I reached Electra 7 hours out, and found nothing but a business card from 2010 in the register box. I descended the east ridge, then dropped north, moving onto snow when the angle became manageable. Even with some suncups, the snow was preferable to the rock beneath it, and I boot-skied in a descending traverse to the northeast, aiming for the lakes at the head of the San Joaquin.
This turned out to be the wrong thing to do. Had I stayed south, I would have reached the closer lake on class 2 rock and snow. Farther north, I found myself on a cliff next to a waterfall. Not wanting to traverse around to the south, I found a loose 3rd class ledge descending around a corner to the north. Though it looked like I might get cliffed out at any moment, the ledge went with some careful climbing, depositing me on truly wretched talus. I half crab-walked my way over to some snow, and finally reached the lake.
Davis looked intimidatingly steep from here, presenting a mixture of loose chutes and steep faces. However, the approach to these difficulties was all nice slabs and grass, so I went blithely on, hoping that I would find some way onto the south ridge once I got there. As it turned out, the chute just south of the summit is class 2, and Davis’s southwest face is enjoyable class 3-4. I took the latter most of the way, then traversed over to the easy southeast slope near the summit, reaching it 9h30 from the trailhead.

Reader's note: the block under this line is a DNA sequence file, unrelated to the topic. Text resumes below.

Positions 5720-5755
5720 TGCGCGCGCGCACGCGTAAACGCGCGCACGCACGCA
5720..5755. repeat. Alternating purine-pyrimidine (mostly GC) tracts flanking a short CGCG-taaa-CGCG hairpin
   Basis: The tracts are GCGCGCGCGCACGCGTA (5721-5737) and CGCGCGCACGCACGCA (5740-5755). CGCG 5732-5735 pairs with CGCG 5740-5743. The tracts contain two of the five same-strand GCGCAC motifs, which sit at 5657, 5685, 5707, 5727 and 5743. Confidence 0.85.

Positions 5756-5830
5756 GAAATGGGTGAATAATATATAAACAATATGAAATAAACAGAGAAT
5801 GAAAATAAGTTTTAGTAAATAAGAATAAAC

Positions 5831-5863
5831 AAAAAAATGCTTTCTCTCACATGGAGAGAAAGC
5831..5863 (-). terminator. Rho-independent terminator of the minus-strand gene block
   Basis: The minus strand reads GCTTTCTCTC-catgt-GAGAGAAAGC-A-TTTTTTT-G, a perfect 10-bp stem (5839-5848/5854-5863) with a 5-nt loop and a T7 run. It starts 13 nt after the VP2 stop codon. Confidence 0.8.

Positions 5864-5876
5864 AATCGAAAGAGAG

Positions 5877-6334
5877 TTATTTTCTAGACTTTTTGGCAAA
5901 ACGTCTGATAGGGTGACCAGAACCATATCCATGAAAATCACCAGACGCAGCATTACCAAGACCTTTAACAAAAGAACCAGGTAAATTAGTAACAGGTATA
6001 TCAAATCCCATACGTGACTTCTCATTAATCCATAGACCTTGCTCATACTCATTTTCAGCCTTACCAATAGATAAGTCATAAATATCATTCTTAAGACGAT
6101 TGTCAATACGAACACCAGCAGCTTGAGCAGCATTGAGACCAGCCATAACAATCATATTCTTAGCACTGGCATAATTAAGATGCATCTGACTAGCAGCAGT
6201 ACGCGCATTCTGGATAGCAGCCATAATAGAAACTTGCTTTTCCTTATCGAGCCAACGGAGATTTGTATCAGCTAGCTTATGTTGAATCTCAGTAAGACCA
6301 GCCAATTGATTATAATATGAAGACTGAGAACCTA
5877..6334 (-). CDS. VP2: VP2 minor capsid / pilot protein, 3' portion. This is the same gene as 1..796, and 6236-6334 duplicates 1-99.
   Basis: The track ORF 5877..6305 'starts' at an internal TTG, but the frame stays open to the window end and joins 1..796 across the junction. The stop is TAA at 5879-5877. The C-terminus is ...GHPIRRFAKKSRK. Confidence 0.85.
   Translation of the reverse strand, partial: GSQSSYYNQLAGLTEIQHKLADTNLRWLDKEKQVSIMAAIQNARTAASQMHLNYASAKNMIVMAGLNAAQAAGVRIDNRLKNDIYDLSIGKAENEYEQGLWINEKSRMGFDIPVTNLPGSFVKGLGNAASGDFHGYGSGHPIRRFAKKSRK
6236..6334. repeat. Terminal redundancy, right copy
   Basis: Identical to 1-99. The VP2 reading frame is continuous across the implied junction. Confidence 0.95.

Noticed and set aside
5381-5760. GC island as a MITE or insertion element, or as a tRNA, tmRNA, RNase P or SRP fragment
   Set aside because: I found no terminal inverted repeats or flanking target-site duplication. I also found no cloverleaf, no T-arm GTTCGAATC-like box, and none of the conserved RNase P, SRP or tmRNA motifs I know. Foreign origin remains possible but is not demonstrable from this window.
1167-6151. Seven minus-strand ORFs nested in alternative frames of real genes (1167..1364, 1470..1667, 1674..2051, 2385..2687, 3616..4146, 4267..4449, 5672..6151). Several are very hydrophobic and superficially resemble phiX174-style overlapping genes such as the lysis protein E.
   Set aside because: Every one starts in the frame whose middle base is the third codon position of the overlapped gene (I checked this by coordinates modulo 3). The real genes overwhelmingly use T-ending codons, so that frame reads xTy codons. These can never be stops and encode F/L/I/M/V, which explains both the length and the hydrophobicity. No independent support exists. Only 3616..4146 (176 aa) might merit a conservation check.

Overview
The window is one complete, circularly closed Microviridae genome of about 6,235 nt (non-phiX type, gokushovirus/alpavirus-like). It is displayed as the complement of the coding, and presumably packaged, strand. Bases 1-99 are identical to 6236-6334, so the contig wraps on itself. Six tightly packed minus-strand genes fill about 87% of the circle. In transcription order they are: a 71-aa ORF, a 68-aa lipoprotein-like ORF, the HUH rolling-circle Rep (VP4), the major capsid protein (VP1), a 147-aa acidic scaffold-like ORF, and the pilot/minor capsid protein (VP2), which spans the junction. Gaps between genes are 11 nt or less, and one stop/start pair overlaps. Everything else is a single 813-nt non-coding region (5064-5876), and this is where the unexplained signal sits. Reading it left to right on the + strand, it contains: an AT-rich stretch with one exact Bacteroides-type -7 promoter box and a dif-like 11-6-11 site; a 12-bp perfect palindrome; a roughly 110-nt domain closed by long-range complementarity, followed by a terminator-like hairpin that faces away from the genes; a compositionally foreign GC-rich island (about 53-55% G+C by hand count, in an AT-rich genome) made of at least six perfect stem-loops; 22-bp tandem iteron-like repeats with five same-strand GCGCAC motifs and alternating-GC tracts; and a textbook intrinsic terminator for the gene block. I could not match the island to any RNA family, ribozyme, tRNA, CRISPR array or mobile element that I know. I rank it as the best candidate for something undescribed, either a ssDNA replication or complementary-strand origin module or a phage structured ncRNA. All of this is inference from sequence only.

Sitting there with map in hand, I realized that it might be faster to drop down to Thousand Island Lake and work my way through the trail-maze around Agnew Pass, rather than dropping to Davis Lakes and retracing my steps. With the sinking sun, I would be forced to take the class 3-4 ridge down to the lakes, rather than the hardening snow, and while the ridge looked like a fun climb, it would be a tiring descent. Plus, I could see more new territory going the Thousand Island way. Either way, I was expecting some headlamp time.
So I headed off along the plateau to the southeast, toward Ritter, Banner, and North Glacier Pass. However, I thought to save some time by cutting through an earlier gap. Some 3rd class rock got me to an east-facing snowfield, which was steep and hardening, but just soft enough to kick steps. Two sharp rocks in hand, I cautiously chipped and kicked my way down to where the snow was flat and soft enough to ski. But my self-imposed troubles were not over: on a beeline for the north shore of the lake, my nice slabs turned cliff-ish. Fortunately, I was once again able to find a class 3-4 way through, and picked up the well-traveled trail near the lake. Looking south, I saw that North Glacier Pass may have been faster.
Thousand Island Lake was mobbed with campers, none particularly outgoing, including one particularly inconsiderate one with a madly barking dog. Clearly, I was close to the John Muir Trail. At the JMT junction, some guys asked me if there were any campsites left along the lake. I looked at the flat, grassy fields all around, and wasn’t quite sure how to answer.
I still had enough energy to jog the downhills and most of the flats as I negotiated the trail maze, stopping at every intersection to pull out my map. Did I want to go toward Agnew Pass? Agnew Lake? Agnew Meadows? Clark Lakes? This route crossed more rolling hills than the trail north of Gem and WAAAUGH! Lakes, but seemed shorter. After switchbacking down to Agnew Lake, I crossed a nice new wood bridge below the dam, and rejoined the way out right at the cable car tracks. Much to my satisfaction, I reached the car a bit before dusk, 13h15 out. 3 peaks, 19.5 miles of trail, ~8000 feet climbed, 0 headlamp — a good day.